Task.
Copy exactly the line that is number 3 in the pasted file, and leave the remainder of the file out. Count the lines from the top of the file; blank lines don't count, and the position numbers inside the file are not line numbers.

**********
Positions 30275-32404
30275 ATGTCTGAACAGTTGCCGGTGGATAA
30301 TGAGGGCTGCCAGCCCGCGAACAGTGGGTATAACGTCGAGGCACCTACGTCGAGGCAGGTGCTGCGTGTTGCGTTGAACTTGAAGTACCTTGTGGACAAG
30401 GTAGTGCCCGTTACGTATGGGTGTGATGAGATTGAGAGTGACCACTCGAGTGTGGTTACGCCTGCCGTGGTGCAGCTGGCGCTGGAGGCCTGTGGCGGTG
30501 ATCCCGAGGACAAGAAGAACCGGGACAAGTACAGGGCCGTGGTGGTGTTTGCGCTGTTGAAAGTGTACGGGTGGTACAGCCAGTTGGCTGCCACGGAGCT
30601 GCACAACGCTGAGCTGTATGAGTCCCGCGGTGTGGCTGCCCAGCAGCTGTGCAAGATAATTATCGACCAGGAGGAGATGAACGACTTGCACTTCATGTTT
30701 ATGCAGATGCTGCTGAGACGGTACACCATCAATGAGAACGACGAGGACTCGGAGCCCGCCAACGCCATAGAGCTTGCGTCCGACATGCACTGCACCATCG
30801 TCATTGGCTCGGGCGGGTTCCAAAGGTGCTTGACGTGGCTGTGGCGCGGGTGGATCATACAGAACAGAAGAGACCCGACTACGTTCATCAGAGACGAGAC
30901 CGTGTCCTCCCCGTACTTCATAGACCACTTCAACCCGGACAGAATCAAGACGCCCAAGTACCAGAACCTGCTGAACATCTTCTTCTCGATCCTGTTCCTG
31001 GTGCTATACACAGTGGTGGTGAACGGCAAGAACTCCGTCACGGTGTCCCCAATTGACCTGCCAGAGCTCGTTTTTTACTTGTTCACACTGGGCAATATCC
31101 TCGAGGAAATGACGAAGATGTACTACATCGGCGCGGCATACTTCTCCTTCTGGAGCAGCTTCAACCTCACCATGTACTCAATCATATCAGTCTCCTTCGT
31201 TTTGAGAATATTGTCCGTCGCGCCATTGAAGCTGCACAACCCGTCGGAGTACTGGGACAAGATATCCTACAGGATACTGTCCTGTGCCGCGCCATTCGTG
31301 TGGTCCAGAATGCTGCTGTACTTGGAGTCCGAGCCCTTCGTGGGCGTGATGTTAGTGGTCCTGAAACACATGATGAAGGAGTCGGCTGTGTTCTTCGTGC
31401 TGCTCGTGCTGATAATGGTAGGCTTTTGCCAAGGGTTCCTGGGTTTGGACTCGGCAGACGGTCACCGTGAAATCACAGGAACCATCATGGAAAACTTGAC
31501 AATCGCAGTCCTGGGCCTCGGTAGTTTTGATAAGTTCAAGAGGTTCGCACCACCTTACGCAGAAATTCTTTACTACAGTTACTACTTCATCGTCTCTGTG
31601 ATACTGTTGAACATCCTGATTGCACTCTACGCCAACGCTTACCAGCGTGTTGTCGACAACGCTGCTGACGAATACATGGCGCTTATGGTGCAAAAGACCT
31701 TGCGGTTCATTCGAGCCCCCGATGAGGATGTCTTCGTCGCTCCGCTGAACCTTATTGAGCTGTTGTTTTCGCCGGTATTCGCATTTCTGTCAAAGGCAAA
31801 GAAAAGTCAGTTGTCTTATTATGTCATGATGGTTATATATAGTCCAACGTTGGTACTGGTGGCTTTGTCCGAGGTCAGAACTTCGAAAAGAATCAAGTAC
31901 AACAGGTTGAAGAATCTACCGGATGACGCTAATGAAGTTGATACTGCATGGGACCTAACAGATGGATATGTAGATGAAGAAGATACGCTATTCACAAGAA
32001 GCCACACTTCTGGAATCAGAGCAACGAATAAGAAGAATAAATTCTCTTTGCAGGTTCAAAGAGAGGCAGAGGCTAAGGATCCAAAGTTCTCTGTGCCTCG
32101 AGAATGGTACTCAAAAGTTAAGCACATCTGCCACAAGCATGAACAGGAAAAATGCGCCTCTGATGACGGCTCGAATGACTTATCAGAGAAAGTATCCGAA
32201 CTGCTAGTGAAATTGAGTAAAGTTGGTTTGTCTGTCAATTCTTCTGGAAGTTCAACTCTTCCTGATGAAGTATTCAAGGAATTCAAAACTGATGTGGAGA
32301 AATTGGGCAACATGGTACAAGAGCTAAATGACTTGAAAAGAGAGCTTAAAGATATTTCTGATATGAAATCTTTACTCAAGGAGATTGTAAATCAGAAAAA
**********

30301 TGAGGGCTGCCAGCCCGCGAACAGTGGGTATAACGTCGAGGCACCTACGTCGAGGCAGGTGCTGCGTGTTGCGTTGAACTTGAAGTACCTTGTGGACAAG